Some people take this day for granted. Some never will. What’s the dividing line?

Determination to look at origins and meaning.

I had conversations on radio with two scholars at the Center for Vision & Values at Grove City College about giving thanks as a nation on this designated occasion each year, why and how we do or should, and some life-changing benefits of gratitude. It was compelling.

Dr. Paul Kengor and I started with his article about giving thanks for great leaders in our nation’s history, and the conversation quickly turned to the nation’s leaders who acknowledged the blessings, rights and liberties that came not from government but from God, starting with President George Washington who proclaimed that a day should be set aside to give thanks, through President Abraham Lincoln designating the day in a formal proclamation to assure its continuation. Dr. Kengor, a presidential historian and best-selling author, made some important points about the role of faith in the nation’s history and in the public square today, and how important that right and presence remains in place.

Presidents have a “bully pulpit” he reminded, and what they say from it in speeches and proclamations matters for the nation’s character and understanding of the common good. Upholding the tradition of acknowledging a nation “under God” honors the source of the common good.

Giving thanks is also good for you. Dr. Gary Welton, professor of psychology, had very interesting remarks about the benefits of gratitude and how we can be transformed by it.

Historically, the field of psychology focused on mental illness and dysfunction. Positive psychology developed as a unique new subdiscipline as recently as 1998. Instead of investigating the question of what went wrong, positive psychology seeks to understand the fulfilling aspects of the human experience.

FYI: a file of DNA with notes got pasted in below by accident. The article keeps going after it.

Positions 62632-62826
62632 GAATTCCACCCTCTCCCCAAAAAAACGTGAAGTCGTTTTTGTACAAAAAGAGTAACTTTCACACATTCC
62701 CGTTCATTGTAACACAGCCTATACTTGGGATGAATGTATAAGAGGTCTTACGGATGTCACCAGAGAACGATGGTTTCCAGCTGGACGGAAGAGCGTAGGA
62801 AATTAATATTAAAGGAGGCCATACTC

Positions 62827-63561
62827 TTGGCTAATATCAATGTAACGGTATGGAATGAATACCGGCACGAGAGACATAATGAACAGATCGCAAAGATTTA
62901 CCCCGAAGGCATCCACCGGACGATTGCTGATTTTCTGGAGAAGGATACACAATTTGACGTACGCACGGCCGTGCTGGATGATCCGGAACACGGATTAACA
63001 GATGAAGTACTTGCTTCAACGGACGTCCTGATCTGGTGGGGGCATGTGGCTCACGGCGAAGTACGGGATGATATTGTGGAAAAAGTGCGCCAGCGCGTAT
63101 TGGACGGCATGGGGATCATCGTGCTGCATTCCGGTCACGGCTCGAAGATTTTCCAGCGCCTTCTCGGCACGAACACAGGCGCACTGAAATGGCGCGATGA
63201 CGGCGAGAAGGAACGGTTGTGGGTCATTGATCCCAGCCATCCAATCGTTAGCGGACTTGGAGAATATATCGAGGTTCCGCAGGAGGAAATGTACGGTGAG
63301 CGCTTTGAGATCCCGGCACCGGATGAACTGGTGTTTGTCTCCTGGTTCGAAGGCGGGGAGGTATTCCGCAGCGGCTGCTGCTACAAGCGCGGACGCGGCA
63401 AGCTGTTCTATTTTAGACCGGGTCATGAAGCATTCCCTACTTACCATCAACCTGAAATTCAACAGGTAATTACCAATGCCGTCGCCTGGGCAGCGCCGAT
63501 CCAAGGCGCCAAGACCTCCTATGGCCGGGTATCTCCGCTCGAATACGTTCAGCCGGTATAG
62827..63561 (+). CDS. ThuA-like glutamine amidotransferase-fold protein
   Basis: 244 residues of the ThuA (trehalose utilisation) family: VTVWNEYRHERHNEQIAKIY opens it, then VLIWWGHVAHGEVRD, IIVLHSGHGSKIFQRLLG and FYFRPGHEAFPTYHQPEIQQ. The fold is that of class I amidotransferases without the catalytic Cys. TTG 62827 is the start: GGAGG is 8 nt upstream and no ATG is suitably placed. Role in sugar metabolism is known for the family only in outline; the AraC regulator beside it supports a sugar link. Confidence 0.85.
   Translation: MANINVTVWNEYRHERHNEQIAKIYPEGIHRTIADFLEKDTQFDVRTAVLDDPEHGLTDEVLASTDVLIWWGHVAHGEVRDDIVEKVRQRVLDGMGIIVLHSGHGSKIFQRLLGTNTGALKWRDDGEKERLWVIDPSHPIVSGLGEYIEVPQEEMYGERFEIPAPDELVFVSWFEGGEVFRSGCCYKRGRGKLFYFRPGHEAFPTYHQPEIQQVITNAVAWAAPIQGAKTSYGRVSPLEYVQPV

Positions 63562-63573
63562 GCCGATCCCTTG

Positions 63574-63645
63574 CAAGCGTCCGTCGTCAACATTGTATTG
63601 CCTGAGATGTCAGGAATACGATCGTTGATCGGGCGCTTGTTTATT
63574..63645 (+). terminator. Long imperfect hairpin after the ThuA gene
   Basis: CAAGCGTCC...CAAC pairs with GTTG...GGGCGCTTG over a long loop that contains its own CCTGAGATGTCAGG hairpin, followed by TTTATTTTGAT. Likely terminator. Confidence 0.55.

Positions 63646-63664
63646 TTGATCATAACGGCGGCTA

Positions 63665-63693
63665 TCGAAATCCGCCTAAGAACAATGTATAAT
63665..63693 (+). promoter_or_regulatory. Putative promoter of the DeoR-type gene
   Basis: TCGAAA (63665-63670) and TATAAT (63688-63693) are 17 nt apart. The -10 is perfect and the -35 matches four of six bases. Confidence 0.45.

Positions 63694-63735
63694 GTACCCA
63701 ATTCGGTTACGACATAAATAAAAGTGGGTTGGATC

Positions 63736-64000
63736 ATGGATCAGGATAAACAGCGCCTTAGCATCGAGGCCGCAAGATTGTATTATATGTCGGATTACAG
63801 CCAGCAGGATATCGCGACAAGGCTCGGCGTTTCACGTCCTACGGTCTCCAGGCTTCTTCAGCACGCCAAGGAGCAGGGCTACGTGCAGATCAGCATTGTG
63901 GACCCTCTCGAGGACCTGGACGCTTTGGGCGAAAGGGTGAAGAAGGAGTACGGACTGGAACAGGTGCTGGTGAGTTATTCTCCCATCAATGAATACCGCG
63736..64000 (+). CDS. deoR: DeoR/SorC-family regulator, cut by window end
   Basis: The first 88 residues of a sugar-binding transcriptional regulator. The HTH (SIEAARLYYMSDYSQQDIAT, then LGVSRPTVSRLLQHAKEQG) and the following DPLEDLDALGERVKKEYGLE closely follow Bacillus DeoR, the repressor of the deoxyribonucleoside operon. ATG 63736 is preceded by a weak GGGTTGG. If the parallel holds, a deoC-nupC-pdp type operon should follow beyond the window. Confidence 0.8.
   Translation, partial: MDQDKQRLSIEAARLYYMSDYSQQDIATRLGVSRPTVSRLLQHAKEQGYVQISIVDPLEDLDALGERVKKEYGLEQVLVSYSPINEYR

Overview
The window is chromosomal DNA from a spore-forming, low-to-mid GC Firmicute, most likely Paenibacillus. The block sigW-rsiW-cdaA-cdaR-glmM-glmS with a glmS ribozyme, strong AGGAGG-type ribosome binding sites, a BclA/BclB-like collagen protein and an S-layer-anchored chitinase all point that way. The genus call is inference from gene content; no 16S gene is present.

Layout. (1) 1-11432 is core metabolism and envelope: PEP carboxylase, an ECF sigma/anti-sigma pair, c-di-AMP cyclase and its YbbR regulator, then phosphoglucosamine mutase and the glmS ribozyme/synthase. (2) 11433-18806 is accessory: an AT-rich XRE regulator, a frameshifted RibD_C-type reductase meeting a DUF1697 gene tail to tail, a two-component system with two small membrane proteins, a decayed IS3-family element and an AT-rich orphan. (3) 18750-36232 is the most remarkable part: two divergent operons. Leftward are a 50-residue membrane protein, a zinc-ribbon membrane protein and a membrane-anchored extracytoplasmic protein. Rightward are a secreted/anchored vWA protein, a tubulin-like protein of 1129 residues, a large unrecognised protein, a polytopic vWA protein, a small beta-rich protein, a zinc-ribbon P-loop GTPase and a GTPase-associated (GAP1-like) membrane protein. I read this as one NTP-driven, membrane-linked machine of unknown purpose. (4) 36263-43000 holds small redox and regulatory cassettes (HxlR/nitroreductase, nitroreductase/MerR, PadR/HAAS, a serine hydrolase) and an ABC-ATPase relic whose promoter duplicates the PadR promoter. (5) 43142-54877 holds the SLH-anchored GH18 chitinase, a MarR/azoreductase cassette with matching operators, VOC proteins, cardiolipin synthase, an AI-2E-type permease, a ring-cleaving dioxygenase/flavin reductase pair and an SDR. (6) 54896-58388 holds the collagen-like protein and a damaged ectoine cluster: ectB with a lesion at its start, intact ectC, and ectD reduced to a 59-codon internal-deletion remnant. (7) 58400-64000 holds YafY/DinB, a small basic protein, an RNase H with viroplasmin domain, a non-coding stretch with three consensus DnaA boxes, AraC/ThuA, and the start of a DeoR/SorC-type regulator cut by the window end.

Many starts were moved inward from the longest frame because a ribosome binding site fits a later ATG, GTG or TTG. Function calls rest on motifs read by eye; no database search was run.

One aspect of life that has received much attention in this new field is the expression of gratitude. According to PsycNET, the database that indexes much of the psychological research, there were only 30 articles from 1989 to 1993 that dealt in any way with gratitude. In the next five years the number doubled to 66. The redoubling has continued every five years, so that in the current stretch from 2009 to 2013, there have been more than 640 articles dealing with gratitude. The science of mental processing has finally caught up to Abraham Lincoln and our national holiday.

And scientists are learning fascinating and demonstrable details of the effect of gratitude on an individual’s health.

For example, in the physical domain, gratitude can lower blood pressure, improve immune functioning, and increase energy. In the psychological realm, gratitude has been shown to reduce depression, anxiety, and substance abuse. Gratitude has also been shown to protect from the destructive impulses of envy, resentment, and bitterness, and may even offer some protection against psychiatric disorders. On the positive side, gratitude promotes happiness, altruism, joy, love, and enthusiasm. In fact, research suggests that the effect of gratitude is larger than the effects of optimism, hope, or compassion.

This is remarkable, and not beyond the reach, he said, of people who are characteristically more prone to seeing what’s wrong and complaining about it.

The research, however, suggests that it is not too late for me. Simple research manipulations, in which subjects were assigned journaling exercises to write down grateful thoughts on a daily basis, were effective in bringing about change. In some studies, the manipulations of these simple strategies resulted in significant increases in happiness and decreases in depression.

Subjects were asked to list things that bothered them, and then list things they’re thankful for, and then they focused on the positives once they recognized them. It’s something everyone can do and, Welton said, should do daily.

Practicing gratitude can impact our relationships with those around us and with our God. Perhaps the strong effect of gratitude is because it is inherently relational rather than being self-centered. Gratitude is an expression of selflessness as I move beyond the core selfishness of my being and express thanks to my creator and to those around me. It is, at its very roots, a humble act. As G. K. Chesterton wrote, “The proper form of thanks is some form of humility and restraint.”

Welton said “the problem is, we celebrate Thanksgiving on this one day, but it’s something we should be celebrating every day. We should think of someone or something we’re thankful for every day.” I agree.

I’m thankful for every good thing, every day. Including engaging with you, here.

Sheila Liaugminas

Sheila Liaugminas is an Emmy award-winning Chicago-based journalist in print and broadcast media. Her writing and broadcasting covers matters of faith, culture, politics and the media....